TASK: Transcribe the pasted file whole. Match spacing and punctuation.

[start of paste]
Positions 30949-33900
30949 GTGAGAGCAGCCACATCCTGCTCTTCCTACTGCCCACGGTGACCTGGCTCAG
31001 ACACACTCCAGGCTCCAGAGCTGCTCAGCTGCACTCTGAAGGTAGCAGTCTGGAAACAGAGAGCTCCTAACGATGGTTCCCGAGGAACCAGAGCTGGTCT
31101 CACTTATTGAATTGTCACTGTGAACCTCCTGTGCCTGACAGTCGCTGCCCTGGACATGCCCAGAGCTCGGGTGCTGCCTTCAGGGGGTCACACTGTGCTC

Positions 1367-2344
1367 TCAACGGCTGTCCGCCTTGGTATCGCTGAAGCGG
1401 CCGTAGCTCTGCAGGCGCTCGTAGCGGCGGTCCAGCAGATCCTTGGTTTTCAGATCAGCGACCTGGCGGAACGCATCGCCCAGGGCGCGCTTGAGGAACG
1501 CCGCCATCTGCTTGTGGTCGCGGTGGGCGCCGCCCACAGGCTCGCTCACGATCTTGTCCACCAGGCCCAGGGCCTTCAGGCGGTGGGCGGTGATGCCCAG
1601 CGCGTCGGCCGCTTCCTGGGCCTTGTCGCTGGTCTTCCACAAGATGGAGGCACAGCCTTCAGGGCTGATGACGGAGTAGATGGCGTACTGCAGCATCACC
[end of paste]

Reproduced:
Positions 30949-33900
30949 GTGAGAGCAGCCACATCCTGCTCTTCCTACTGCCCACGGTGACCTGGCTCAG
31001 ACACACTCCAGGCTCCAGAGCTGCTCAGCTGCACTCTGAAGGTAGCAGTCTGGAAACAGAGAGCTCCTAACGATGGTTCCCGAGGAACCAGAGCTGGTCT
31101 CACTTATTGAATTGTCACTGTGAACCTCCTGTGCCTGACAGTCGCTGCCCTGGACATGCCCAGAGCTCGGGTGCTGCCTTCAGGGGGTCACACTGTGCTC

Positions 1367-2344
1367 TCAACGGCTGTCCGCCTTGGTATCGCTGAAGCGG
1401 CCGTAGCTCTGCAGGCGCTCGTAGCGGCGGTCCAGCAGATCCTTGGTTTTCAGATCAGCGACCTGGCGGAACGCATCGCCCAGGGCGCGCTTGAGGAACG
1501 CCGCCATCTGCTTGTGGTCGCGGTGGGCGCCGCCCACAGGCTCGCTCACGATCTTGTCCACCAGGCCCAGGGCCTTCAGGCGGTGGGCGGTGATGCCCAG
1601 CGCGTCGGCCGCTTCCTGGGCCTTGTCGCTGGTCTTCCACAAGATGGAGGCACAGCCTTCAGGGCTGATGACGGAGTAGATGGCGTACTGCAGCATCACC